Kathleen Browne: a “GEM” of Rider University

By Liz O’Hara

Geological, Environmental and Marine Sciences Department Chair and Associate Professor Kathleen Browne is this year’s recipient of the William E. Bennett Team Award, given annually to both an individual and team whose Science Education for New Civic Engagements and Responsibilities (SENCER) activities have made exemplary and extraordinary contributions to citizen science.

Browne received this honor alongside two other educators, Jessica Monaghan of the New Brunswick Public Schools and Missy Holzer of Chatham High School.

SENCER strengthens student learning and interest in science, technology, engineering and mathematics (STEM) by using an approach that makes science more accessible, local and focused on real world problems.

“This is an organization that has been around for decades that has promoted and supported college faculty in the sciences and beyond to help students use science in the context of real, complex issues in the world,” Browne said.

“This means adding intrinsic motivation to learning as students will see the value of it, but also giving students a running start in helping the world with some of these complex world problems.”

Browne’s connection with SENCER started over 15 years ago when she first attended one of its summer programs.

“I went as a way to explore my own options for construction and it happened to be when I was running the Teaching and Learning Center and the Science Education and Literacy Center, or what is known as Rider SELECT,” she said.

Browne attributes her work in the Teaching and Learning Center for completely changing her path and allowing her to become involved in science education research.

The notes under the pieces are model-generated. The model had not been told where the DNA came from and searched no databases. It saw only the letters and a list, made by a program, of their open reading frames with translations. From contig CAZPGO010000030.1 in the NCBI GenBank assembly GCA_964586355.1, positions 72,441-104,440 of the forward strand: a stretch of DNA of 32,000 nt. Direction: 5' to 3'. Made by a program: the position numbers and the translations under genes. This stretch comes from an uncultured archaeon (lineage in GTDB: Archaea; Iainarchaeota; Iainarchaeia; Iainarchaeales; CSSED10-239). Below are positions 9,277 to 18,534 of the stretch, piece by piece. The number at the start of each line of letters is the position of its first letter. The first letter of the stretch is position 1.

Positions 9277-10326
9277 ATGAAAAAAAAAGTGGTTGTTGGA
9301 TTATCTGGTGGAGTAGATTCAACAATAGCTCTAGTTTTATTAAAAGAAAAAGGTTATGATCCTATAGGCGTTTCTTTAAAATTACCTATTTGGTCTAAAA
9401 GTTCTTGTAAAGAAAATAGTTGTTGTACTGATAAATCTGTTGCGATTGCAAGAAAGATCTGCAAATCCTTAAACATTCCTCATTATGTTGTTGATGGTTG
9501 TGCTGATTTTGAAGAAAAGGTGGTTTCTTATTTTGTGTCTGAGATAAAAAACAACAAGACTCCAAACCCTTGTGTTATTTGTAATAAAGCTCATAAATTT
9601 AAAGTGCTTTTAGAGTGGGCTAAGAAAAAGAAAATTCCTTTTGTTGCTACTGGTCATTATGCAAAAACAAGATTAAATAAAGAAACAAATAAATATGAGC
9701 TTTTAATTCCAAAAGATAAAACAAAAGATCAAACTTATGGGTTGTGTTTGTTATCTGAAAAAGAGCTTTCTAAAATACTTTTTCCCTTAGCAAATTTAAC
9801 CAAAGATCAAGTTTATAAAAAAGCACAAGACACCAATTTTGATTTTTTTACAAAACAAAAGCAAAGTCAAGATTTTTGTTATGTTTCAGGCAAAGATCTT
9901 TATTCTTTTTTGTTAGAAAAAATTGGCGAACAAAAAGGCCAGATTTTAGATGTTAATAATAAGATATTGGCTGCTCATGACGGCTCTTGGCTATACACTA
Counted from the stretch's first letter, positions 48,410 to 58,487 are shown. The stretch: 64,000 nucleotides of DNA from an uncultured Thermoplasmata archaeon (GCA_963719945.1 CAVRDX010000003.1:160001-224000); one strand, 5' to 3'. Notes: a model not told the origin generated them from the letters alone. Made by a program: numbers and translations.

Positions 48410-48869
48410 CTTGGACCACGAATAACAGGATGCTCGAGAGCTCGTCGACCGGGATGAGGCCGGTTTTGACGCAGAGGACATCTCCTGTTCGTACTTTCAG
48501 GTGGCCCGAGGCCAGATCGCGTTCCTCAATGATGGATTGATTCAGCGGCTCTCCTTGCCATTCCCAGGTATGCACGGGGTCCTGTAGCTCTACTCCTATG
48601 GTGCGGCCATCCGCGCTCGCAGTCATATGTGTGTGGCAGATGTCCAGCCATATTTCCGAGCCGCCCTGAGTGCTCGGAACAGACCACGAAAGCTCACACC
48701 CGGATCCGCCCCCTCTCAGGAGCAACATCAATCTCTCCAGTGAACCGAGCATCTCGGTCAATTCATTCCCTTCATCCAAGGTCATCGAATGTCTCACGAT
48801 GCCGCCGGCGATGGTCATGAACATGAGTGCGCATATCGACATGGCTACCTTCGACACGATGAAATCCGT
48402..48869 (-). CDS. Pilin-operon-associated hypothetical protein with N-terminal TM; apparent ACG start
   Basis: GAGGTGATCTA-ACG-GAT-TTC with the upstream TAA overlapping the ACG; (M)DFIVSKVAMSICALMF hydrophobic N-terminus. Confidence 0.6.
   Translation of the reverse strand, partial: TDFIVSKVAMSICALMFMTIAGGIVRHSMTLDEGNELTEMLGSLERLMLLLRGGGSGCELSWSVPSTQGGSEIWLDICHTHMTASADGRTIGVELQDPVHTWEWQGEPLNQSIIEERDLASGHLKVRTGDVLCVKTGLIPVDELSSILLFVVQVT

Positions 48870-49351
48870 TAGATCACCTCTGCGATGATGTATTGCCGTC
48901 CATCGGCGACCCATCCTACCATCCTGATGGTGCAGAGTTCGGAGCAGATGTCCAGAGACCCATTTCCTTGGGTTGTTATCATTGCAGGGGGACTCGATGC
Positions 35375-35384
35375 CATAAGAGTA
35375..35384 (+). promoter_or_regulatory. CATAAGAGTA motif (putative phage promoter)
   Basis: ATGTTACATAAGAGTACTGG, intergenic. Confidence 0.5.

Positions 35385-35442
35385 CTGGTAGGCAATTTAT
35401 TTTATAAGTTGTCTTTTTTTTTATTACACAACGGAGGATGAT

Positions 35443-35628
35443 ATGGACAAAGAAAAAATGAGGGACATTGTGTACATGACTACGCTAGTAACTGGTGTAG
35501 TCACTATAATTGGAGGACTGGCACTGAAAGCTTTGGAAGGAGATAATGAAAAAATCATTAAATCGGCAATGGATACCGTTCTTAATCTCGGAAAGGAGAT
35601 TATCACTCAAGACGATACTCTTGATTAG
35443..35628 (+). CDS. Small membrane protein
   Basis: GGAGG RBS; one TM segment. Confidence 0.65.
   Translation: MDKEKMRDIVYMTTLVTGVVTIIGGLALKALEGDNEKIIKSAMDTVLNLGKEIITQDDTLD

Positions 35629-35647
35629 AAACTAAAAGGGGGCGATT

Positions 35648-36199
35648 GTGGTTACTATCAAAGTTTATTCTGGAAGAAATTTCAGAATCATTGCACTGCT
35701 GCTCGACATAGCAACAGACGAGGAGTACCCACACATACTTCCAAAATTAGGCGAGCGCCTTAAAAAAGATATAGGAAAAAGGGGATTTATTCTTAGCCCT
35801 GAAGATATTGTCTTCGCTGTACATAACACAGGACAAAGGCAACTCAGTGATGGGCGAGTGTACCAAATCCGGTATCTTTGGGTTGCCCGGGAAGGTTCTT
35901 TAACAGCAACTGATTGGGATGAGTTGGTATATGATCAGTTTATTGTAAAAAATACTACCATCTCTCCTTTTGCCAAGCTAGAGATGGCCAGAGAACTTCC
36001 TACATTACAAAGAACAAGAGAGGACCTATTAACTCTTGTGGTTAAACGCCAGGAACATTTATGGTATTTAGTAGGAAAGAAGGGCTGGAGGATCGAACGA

She is a carbonate sedimentologist by training but got involved in local science projects, such as lake eutrophication and invasive plants, when she arrived at Rider.

This led to her most recent research as she helps K-12 teachers improve their practice through SENCER alongside infusing the next generation science state standards.

“In these new standards is the expectation that students learn and use engineering design and in that process is problem solving,” she says.

Browne was instrumental in launching a program to help K-12 teachers draft problem-based lesson plans in hopes that the teachers will use their work to infuse civic engagement into their curricula and classrooms.

In her own freshman-level science course, the future of natural resources, students study how science and non-science disciplines contribute to solutions to contemporary issues.

By using project-based, civic engagement and active learning strategies, students explore the intersection of disciplines around pressing world issues in the natural sciences.

This course has become a SENCER model, that faculty are able to access in order to design curricular projects to connect science learning to real world challenges.

Additionally, Browne’s science education work is partly about using digital media, specifically video creation, to aid in student learning.

“It’s a way of getting students to produce something and show me what they understand and not have to write a paper, which I think can be enticing.”

Sophomore journalism major Meghan Mulhearn, who had Browne in oceanography, attests to the benefit of such a project.

“It was fun to create [the video] and made me learn the scientific steps much quicker than doing a long, boring paper,” said Mulhearn. “This was just one of the many projects that allowed students to be engaged and upbeat during the entirety of the class.”

Browne received a Ph.D. from the University of Miami in 1993 and is an associate professor of geological and marine sciences, and was recently appointed Rider’s Geological, Environmental and Marine Sciences (GEMS) Chair in 2017.

She has been a professor at Rider for more than 25 years, and her favorite part is “watching light bulbs go off for students and seeing them succeed.”

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